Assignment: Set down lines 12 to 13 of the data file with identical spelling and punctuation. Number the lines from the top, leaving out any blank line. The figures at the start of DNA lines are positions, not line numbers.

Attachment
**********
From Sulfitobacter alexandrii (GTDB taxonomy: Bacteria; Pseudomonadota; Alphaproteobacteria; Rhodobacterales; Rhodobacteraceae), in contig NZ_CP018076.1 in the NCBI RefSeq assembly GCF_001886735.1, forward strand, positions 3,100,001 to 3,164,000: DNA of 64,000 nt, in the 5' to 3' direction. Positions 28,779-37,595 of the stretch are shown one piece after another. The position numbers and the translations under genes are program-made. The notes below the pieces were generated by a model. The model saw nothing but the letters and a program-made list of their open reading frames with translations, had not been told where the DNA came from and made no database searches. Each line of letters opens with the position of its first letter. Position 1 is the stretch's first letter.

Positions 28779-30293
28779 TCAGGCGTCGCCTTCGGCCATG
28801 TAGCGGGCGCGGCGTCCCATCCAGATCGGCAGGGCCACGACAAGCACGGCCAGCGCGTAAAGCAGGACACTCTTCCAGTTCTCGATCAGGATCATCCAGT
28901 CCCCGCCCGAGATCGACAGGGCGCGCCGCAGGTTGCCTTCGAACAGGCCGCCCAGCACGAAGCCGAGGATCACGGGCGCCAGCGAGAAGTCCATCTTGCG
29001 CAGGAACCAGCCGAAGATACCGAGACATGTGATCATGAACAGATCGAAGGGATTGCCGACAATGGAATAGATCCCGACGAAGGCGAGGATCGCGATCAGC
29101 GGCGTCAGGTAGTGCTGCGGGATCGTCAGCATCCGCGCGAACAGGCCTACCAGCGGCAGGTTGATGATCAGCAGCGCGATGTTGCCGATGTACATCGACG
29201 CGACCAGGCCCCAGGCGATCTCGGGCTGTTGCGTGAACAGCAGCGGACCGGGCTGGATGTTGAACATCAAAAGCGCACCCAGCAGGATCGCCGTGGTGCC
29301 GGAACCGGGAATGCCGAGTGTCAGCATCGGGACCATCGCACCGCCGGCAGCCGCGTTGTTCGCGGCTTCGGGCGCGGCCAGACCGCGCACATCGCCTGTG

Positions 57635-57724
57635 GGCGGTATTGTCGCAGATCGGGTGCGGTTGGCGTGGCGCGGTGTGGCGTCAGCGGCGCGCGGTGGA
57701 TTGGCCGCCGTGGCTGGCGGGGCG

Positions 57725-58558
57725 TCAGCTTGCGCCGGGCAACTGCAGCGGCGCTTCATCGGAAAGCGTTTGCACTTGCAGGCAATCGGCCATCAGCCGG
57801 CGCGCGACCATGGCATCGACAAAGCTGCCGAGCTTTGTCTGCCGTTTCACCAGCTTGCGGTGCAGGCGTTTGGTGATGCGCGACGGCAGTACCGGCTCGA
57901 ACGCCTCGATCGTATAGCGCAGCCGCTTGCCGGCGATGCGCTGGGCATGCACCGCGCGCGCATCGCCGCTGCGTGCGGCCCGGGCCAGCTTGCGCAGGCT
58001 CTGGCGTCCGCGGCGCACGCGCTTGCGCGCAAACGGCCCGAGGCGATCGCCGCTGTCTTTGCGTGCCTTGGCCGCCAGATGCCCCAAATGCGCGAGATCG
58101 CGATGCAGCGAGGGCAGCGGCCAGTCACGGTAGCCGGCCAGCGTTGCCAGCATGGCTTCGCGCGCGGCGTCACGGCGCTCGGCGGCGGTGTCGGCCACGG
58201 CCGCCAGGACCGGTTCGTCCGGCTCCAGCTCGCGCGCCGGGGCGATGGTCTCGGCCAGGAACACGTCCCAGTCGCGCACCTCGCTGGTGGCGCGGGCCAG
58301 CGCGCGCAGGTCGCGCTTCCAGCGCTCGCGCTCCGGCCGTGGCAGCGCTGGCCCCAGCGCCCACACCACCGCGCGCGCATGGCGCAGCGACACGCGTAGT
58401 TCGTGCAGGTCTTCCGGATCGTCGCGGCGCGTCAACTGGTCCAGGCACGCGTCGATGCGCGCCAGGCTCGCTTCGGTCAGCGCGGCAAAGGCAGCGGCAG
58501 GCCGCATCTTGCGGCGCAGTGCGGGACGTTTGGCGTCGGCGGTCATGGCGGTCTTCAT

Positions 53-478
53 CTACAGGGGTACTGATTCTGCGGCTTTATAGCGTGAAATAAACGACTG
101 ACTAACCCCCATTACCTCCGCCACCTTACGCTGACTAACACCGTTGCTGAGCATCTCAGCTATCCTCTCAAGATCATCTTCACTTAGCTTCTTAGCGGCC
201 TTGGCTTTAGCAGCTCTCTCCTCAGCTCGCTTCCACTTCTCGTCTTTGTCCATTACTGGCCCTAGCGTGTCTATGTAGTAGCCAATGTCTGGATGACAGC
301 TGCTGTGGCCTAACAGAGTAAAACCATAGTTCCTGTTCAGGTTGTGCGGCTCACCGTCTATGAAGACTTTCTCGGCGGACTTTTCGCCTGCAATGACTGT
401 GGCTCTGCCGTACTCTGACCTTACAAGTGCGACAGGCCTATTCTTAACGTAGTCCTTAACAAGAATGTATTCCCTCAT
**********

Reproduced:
57701 TTGGCCGCCGTGGCTGGCGGGGCG

Positions 57725-58558